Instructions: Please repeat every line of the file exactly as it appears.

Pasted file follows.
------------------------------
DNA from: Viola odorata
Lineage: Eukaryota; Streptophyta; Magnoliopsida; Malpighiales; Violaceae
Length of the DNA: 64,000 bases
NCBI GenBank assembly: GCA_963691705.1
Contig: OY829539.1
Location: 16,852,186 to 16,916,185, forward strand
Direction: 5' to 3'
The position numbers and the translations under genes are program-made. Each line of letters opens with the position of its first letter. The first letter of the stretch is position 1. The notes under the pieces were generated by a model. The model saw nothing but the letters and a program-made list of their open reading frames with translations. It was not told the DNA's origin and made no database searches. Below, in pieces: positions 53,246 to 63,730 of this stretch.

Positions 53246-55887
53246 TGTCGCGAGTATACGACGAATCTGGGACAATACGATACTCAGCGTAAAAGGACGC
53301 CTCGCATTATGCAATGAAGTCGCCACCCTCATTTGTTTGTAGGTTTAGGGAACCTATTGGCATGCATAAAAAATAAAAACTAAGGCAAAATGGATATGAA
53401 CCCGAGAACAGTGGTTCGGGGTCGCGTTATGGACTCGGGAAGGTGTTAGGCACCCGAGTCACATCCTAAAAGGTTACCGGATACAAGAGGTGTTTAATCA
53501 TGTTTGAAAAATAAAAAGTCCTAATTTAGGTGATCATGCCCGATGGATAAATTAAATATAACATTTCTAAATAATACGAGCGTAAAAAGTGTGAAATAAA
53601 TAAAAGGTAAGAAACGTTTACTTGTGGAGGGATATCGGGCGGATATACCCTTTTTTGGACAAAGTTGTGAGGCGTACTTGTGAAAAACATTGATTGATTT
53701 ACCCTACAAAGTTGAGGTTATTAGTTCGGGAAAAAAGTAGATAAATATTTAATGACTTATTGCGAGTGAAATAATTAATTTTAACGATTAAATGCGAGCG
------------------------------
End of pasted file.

DNA from: Viola odorata
Lineage: Eukaryota; Streptophyta; Magnoliopsida; Malpighiales; Violaceae
Length of the DNA: 64,000 bases
NCBI GenBank assembly: GCA_963691705.1
Contig: OY829539.1
Location: 16,852,186 to 16,916,185, forward strand
Direction: 5' to 3'
The position numbers and the translations under genes are program-made. Each line of letters opens with the position of its first letter. The first letter of the stretch is position 1. The notes under the pieces were generated by a model. The model saw nothing but the letters and a program-made list of their open reading frames with translations. It was not told the DNA's origin and made no database searches. Below, in pieces: positions 53,246 to 63,730 of this stretch.

Positions 53246-55887
53246 TGTCGCGAGTATACGACGAATCTGGGACAATACGATACTCAGCGTAAAAGGACGC
53301 CTCGCATTATGCAATGAAGTCGCCACCCTCATTTGTTTGTAGGTTTAGGGAACCTATTGGCATGCATAAAAAATAAAAACTAAGGCAAAATGGATATGAA
53401 CCCGAGAACAGTGGTTCGGGGTCGCGTTATGGACTCGGGAAGGTGTTAGGCACCCGAGTCACATCCTAAAAGGTTACCGGATACAAGAGGTGTTTAATCA
53501 TGTTTGAAAAATAAAAAGTCCTAATTTAGGTGATCATGCCCGATGGATAAATTAAATATAACATTTCTAAATAATACGAGCGTAAAAAGTGTGAAATAAA
53601 TAAAAGGTAAGAAACGTTTACTTGTGGAGGGATATCGGGCGGATATACCCTTTTTTGGACAAAGTTGTGAGGCGTACTTGTGAAAAACATTGATTGATTT
53701 ACCCTACAAAGTTGAGGTTATTAGTTCGGGAAAAAAGTAGATAAATATTTAATGACTTATTGCGAGTGAAATAATTAATTTTAACGATTAAATGCGAGCG